California's court system and judges play a big part in the conversation on bail reform.
It's a good bet California Chief Justice Tani Cantil-Sakauye will bring up the subject when she addresses the Legislature today as part of her annual State of the Judiciary address.
Gov. Jerry Brown's proposed state funding for courts in his 2018-19 budget also figures to get some positive attention from the chief justice.
Overall, Cantil-Sakauye's address will focus "on how to best serve Californians' justice needs (through) fairness, access and ongoing reforms," said Cathal Conneely, public information officer for the Judicial Council of California.
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Cantil-Sakauye called for the state to scrap its money bail system last October, following the publication of a report on bail compiled by a working group of California judges. The chief justice put together that group to study complaints that cash bail unfairly penalizes the poor.
The working group's report recommended the state establish a new system based on pretrial assessments of a defendant's flight risk and danger to public safety. The current cash bail system "bases a person's liberty on financial resources rather than the likelihood of future criminal behavior and exacerbates socioeconomic disparities and racial bias," the report concluded.
Legislation to end cash bail in California has been held up by negotiations. But with the support of Cantil-Sakauye and other high-profile individuals, including Brown, Attorney General Xavier Becerra and billionaire activist Tom Steyer, 2018 may just be the year an overhaul occurs.
In terms of state court funding, Cantil-Sakauye thanked Brown in January for his budget proposal, which sets aside $4.2 billion for the judicial branch and includes $150 million in new funding to support trial courts, courthouse construction projects and courtroom initiatives.
Cantil-Sakauye had pushed Brown for more court funding in past annual addresses to the Legislature. The governor's latest proposal seemed to make her happier, as she called it the "most significant year of investment in the judicial branch" in a statement following Brown's budget release.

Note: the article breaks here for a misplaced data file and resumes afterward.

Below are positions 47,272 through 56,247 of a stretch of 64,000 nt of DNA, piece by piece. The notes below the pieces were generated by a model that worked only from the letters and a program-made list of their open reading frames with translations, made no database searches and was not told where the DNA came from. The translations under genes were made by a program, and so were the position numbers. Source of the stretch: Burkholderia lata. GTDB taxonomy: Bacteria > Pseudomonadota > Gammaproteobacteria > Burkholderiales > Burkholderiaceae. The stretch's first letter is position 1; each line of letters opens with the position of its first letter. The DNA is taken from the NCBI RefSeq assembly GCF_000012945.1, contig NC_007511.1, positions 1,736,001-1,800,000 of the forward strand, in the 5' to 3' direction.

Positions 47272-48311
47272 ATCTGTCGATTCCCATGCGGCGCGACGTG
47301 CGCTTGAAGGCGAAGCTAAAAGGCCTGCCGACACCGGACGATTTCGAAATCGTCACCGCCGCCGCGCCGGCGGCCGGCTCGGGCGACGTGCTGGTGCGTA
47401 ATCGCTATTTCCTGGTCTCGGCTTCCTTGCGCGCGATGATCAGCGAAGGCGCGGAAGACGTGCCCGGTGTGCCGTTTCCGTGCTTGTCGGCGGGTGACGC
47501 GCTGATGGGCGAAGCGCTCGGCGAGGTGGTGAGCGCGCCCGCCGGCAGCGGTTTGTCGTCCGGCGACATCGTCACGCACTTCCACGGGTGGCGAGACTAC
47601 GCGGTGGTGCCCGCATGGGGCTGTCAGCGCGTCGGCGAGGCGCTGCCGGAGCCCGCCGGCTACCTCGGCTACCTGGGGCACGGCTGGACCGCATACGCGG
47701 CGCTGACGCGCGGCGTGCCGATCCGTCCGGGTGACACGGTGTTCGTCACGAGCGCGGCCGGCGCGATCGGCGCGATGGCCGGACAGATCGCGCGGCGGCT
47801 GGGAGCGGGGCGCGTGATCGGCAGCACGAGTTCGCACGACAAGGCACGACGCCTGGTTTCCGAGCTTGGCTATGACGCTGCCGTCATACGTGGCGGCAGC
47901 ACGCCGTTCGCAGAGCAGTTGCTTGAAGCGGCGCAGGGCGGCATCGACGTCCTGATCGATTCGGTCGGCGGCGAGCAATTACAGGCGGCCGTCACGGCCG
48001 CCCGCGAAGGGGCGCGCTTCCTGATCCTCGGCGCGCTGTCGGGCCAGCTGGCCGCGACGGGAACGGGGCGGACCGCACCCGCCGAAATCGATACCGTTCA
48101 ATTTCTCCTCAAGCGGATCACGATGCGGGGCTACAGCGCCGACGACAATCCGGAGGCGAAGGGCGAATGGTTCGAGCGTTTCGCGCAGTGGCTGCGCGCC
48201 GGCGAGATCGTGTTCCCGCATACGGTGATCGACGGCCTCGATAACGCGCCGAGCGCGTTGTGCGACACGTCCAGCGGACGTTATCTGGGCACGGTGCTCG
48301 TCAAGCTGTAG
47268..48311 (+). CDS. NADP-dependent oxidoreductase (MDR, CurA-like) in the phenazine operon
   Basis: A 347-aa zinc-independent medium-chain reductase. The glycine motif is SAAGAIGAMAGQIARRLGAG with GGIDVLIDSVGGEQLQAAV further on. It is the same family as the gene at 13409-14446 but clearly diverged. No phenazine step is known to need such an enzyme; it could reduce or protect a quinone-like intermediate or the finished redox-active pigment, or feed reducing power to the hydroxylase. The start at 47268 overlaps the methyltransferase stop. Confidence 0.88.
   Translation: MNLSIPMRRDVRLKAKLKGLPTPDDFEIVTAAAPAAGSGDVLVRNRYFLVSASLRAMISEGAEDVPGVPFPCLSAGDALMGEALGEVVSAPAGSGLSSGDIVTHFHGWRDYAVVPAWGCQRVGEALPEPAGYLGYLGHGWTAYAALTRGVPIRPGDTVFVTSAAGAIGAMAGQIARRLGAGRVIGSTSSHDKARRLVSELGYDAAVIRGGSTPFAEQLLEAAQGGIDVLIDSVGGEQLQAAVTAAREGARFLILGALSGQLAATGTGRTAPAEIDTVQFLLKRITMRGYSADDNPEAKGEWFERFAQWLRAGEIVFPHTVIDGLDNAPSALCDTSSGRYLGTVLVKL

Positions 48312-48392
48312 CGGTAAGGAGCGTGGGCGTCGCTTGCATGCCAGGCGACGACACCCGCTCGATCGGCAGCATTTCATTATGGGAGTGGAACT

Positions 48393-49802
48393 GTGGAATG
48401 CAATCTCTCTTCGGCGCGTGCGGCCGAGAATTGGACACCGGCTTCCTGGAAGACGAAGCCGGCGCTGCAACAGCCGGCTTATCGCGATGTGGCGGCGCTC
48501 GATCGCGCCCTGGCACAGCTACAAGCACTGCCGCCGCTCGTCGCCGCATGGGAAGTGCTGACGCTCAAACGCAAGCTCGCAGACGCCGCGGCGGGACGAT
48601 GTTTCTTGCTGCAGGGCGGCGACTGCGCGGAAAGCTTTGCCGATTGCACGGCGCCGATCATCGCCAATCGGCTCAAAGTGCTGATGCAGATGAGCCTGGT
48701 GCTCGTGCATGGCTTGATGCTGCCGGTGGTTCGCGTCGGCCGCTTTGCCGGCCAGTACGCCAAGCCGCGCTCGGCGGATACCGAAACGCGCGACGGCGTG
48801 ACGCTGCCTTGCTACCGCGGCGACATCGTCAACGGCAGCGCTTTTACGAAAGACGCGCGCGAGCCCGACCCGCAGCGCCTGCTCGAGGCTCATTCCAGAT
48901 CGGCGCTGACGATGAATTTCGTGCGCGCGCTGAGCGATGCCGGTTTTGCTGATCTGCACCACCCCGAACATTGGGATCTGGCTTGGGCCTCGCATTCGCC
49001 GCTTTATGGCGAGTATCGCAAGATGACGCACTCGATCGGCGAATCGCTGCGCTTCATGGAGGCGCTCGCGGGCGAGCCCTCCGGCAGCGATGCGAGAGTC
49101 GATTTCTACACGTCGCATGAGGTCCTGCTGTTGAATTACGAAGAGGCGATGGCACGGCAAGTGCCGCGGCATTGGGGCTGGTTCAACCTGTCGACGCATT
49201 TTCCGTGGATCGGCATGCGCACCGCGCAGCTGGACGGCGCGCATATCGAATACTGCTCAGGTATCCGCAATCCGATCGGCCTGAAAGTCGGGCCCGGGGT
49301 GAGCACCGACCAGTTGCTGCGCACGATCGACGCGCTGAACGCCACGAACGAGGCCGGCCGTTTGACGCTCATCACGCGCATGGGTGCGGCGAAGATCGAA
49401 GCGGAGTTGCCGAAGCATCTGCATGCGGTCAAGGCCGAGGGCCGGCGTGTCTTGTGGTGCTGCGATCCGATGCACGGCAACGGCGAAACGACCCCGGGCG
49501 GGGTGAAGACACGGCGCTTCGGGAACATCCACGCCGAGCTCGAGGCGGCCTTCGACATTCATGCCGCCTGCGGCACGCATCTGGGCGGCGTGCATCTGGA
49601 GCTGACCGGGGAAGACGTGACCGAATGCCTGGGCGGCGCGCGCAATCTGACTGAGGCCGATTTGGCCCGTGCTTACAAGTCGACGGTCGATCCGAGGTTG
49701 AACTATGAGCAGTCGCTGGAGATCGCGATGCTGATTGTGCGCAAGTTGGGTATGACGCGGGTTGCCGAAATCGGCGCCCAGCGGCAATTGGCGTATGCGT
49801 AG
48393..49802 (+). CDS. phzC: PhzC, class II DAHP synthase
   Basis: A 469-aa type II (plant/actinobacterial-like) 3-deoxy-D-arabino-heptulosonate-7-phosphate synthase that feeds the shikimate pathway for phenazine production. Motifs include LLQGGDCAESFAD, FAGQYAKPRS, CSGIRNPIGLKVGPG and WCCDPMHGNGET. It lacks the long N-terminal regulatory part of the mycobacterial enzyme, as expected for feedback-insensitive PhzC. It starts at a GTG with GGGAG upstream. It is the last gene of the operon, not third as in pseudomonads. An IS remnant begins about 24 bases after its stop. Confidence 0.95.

"With this proposed budget, the courts will be better equipped to truly provide access to justice for all," Cantil-Sakauye said in the statement.
The $150 million in new funding would include $47.8 million for underfunded trial courts, $75 million to enact judicial "priorities" that include expanding technology use and reducing certain misdemeanors to infractions and $19.1 million to expand court services. That includes $4 million for hiring more interpreters to be available in civil matters.
Brown also committed to completing courthouse projects in nine counties through 2020. Those construction projects had been stalled due to funding issues.
Cantil-Sakauye will address the Legislature at 4 p.m. A live stream will be available here.
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BIG FIVE: The Kenneth L. Maddy Institute at California State University, Fresno will host its annual "Big 5 Reception" with Gov. Brown and the Assembly and Senate leaders as part of a private fundraiser tonight at the California Museum in Sacramento. The event raises funds for The Maddy Institute and its legislative intern scholarship program, which provides support for student interns at the Capitol.
Willie Brown, former Assembly speaker and mayor of San Francisco, will be the master of ceremonies at the reception. The Maddy Institute is named after the late state Sen. Ken Maddy.
CELEBRATE: Happy birthday to Assemblyman Adrin Nazarian, D-Los Angeles, who turns 45 today.